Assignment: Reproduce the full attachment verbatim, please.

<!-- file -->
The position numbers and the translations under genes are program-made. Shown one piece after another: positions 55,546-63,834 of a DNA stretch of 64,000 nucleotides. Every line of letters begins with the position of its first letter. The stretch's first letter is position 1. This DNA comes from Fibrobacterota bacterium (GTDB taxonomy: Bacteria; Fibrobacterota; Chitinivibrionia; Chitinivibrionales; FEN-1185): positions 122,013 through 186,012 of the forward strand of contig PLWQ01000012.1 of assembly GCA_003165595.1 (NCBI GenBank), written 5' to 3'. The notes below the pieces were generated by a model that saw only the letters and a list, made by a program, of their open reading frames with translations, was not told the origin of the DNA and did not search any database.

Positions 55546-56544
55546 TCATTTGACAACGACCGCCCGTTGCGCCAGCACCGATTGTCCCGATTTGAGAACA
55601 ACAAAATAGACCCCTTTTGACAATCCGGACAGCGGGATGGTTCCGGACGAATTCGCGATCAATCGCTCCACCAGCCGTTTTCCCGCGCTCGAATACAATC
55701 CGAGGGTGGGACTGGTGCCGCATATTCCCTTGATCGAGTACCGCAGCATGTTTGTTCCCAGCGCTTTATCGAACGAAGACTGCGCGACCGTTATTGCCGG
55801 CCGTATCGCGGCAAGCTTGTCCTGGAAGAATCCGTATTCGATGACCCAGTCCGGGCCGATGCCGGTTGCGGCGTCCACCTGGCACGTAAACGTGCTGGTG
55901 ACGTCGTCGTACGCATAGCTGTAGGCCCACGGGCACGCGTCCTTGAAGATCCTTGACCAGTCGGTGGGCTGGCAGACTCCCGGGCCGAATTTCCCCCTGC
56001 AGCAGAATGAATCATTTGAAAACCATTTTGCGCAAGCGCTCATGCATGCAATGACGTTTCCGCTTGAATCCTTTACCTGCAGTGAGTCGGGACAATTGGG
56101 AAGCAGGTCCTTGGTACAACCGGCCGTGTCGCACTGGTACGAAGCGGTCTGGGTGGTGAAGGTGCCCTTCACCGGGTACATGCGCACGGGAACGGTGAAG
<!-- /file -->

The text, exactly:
The position numbers and the translations under genes are program-made. Shown one piece after another: positions 55,546-63,834 of a DNA stretch of 64,000 nucleotides. Every line of letters begins with the position of its first letter. The stretch's first letter is position 1. This DNA comes from Fibrobacterota bacterium (GTDB taxonomy: Bacteria; Fibrobacterota; Chitinivibrionia; Chitinivibrionales; FEN-1185): positions 122,013 through 186,012 of the forward strand of contig PLWQ01000012.1 of assembly GCA_003165595.1 (NCBI GenBank), written 5' to 3'. The notes below the pieces were generated by a model that saw only the letters and a list, made by a program, of their open reading frames with translations, was not told the origin of the DNA and did not search any database.

Positions 55546-56544
55546 TCATTTGACAACGACCGCCCGTTGCGCCAGCACCGATTGTCCCGATTTGAGAACA
55601 ACAAAATAGACCCCTTTTGACAATCCGGACAGCGGGATGGTTCCGGACGAATTCGCGATCAATCGCTCCACCAGCCGTTTTCCCGCGCTCGAATACAATC
55701 CGAGGGTGGGACTGGTGCCGCATATTCCCTTGATCGAGTACCGCAGCATGTTTGTTCCCAGCGCTTTATCGAACGAAGACTGCGCGACCGTTATTGCCGG
55801 CCGTATCGCGGCAAGCTTGTCCTGGAAGAATCCGTATTCGATGACCCAGTCCGGGCCGATGCCGGTTGCGGCGTCCACCTGGCACGTAAACGTGCTGGTG
55901 ACGTCGTCGTACGCATAGCTGTAGGCCCACGGGCACGCGTCCTTGAAGATCCTTGACCAGTCGGTGGGCTGGCAGACTCCCGGGCCGAATTTCCCCCTGC
56001 AGCAGAATGAATCATTTGAAAACCATTTTGCGCAAGCGCTCATGCATGCAATGACGTTTCCGCTTGAATCCTTTACCTGCAGTGAGTCGGGACAATTGGG
56101 AAGCAGGTCCTTGGTACAACCGGCCGTGTCGCACTGGTACGAAGCGGTCTGGGTGGTGAAGGTGCCCTTCACCGGGTACATGCGCACGGGAACGGTGAAG